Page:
Fiiiiiiiiinally getting around to completing HD's homework assignment.
1. What is the most outrageous gift you'd give someone for the holidays if you had unlimited funds?
This is really hard to answer because obviously the answer changes depending on who I'm thinking about. I guess the only person that I would really want to give an outrageous gift to would be Kristin. I would give Kristin a trip to an intensive immersion Spanish school. There was one our favorite town in Nicaragua that she's mentioned longingly before. I don't know how long something like that would take, but that's what I'd do. Pay her expenses, clear her schedule, give her some spending money, and ship her off. And, since chances are she wouldn't be completely happy unless Julia and I were with her, I guess I'd have to pay my expenses, clear my schedule, and ship me (and Julia) off with her. And, though Nicaragua calls to us, it would be really cool if there were one of those programs near to where Sublime lives, so we could visit with her and she could laugh at our Spanish.
2. What is the most outrageous gift you'd WANT from someone else?
And for me? Well, what I'd LOVE would be for someone to give me the gift of a housekeeper and Oprah's chef for a year. The housekeeper would only need to come once a week, and I'd be happy if Oprah's chef just cooked healthy delicious meals for our family five days a week -- I think I could handle the weekends... I know. So domesticated. But just think of all the other things I could do with my time if these domestic tasks were taken care of. Not to mention all the cute clothes I could probably fit back into if I ate better (and really not to mention all the other, ahem, evening endeavors I'd feel more like engaging in if I felt better about my body). So really, it's a multi-faceted and exotic gift. I know, I know, I could do the better eating without Oprah's chef, but I'm just so tired whine whine whine and this is a fantasy...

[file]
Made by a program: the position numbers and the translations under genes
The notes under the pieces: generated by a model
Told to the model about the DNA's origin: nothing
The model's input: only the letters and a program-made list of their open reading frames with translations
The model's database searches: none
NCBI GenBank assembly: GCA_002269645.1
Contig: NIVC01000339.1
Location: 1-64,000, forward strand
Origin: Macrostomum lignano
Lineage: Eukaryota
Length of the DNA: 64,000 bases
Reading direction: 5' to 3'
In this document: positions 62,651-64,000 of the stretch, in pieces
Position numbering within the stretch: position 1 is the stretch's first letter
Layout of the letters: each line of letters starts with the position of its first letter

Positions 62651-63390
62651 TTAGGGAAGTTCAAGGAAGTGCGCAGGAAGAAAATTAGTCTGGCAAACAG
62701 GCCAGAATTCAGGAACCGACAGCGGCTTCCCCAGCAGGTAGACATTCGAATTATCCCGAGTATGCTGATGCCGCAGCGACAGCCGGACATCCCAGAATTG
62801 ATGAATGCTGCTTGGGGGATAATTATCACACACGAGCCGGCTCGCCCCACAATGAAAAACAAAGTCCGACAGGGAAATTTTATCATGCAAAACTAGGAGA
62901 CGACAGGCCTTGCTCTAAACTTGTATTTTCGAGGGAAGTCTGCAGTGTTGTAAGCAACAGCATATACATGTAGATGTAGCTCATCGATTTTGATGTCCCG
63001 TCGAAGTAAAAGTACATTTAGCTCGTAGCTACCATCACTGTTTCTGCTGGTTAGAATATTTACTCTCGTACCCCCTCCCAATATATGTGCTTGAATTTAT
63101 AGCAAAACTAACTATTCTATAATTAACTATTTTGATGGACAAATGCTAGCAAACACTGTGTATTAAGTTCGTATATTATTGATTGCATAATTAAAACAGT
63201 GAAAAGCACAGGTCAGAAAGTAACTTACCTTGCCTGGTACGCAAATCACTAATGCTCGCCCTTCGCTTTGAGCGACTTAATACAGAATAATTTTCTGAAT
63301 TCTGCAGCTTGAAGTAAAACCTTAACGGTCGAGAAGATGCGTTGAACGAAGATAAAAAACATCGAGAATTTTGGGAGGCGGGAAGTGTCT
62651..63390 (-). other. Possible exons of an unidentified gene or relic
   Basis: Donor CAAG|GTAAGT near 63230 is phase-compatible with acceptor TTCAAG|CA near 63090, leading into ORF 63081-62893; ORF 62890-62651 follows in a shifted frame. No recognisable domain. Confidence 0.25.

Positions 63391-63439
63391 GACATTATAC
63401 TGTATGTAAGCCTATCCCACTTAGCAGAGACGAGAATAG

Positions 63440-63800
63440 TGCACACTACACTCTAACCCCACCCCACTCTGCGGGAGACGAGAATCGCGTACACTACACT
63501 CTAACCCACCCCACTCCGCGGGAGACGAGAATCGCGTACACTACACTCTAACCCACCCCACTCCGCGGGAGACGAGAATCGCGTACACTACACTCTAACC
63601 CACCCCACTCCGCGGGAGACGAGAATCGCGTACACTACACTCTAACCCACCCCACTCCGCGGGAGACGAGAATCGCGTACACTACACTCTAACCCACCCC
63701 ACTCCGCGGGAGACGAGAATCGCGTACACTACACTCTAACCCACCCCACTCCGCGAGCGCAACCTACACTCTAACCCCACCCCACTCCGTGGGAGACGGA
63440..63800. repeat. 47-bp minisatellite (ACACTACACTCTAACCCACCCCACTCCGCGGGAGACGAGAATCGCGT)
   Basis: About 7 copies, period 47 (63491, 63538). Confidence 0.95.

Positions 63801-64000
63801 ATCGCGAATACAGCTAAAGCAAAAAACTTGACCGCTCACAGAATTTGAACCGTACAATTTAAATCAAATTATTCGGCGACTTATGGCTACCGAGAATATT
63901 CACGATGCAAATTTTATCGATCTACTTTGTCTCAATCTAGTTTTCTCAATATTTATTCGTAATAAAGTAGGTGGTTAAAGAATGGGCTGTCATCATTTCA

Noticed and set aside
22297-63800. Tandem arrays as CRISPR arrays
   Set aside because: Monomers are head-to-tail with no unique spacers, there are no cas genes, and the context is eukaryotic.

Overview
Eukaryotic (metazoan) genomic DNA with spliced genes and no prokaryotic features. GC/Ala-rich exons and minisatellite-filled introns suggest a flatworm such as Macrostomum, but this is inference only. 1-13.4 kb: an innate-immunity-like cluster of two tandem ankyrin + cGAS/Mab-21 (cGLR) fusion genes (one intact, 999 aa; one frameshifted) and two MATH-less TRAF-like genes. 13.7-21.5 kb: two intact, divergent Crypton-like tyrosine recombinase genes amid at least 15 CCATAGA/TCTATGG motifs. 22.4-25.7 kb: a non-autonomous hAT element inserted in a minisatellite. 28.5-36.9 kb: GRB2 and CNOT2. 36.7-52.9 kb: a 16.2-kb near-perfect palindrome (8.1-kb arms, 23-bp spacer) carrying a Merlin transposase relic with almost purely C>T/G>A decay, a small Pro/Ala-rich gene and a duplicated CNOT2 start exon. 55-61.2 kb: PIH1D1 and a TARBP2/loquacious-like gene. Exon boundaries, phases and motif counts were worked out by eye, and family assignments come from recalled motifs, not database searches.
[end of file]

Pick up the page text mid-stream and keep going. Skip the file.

3. What is your family's weirdest holiday tradition?
My father's family are immigrants from Denmark. Unfortunately, at the time that they immigrated (late 1940s) it was thought that immigrants should put aside everything from their former cultures in order to socialize properly. So the children who were born in Denmark lost their language and culture, and the children who were born here never learned it to start with. Now the only things of Denmark left are some old family recipes, an aesthetic sense in home furnishings and art, some odd phrases that pop out at odd times from our mouths, my grandmother's increasingly strong accent as she ages into dementia, a fierce pride and longing for our homeland (several of us have learned Danish to compensate for the fact that we never knew it to start with), and Christmas. Christmas is when you'll encounter the most Danish cooking, the most Danish art displayed (as ornaments and decorations), the most Danish flags (flying proudly from our trees), and hear the most Danish phrases and carols coming out of our mouths. We celebrate Christmas with a huge party on Christmas Eve (ending with the traditional Rice Pudding topped with raspberry or current sauce where everyone looks for the hidden blanched almond to win a prize). Kristin would probably nominate the fact that we all eagerly eat this pudding as our family's strangest holiday tradition, but I would say that there are two other things tied for the distinction of Strangest Holiday Tradition, and they're both oral things, so I suppose I'm redefining this to be the Strangest Holiday Oral Tradition.
In Denmark (or maybe this was peculiar to our family) on Christmas Eve, families hold hands around the Christmas tree and dance while they sing carols. Several years ago when I was very young, it was my father's oldest brother's turn to host the family party. Their house was pretty small upstairs, and the tree was very crowded with presents -- no room for dancing. But downstairs his wife had a preschool set up, lots of room to dance, but no second Christmas tree. So they took their jumparoo (a strange piece of equipment that look like a colorful metal spider surrounded by a giant, inflated innertube for jumping on) and strung it with Christmas lights. It looked a bit like this (please forgive my crookedy lines). And that, my friends, is what the family danced and sang around that year. And ever since then it is tradition to threaten carol-reluctant people, "don't make us get out the jumparoo." It's not Christmas without the threat of the Jumparoo.
The other tradition is a joke. Every year my uncle has to tell the traditional joke. We all await this joke eagerly, and the year he refused to tell it just felt like someone had pissed in my Christmas sock. His job is to tell the joke. Our job is to groad loudly and wonder aloud how he can possibly tell the same joke year after year. And here's the joke:
"I'm sorry, kids. But it looks like Rudolph isn't going to be able to lead Santa's sleigh this year. [kids (or now, adults, since none of us are kids anymore): Ooooh, why not?] Well, he picked his nose and electrocuted himself. [groans from everyone]."
And there you have it. A little bit of holiday spirit to start this month out right. I'm studiously ignoring the fact that I still don't have a period and the RE can't see me until next Friday. Oh, yeah, and Julia's sick again. AGAIN.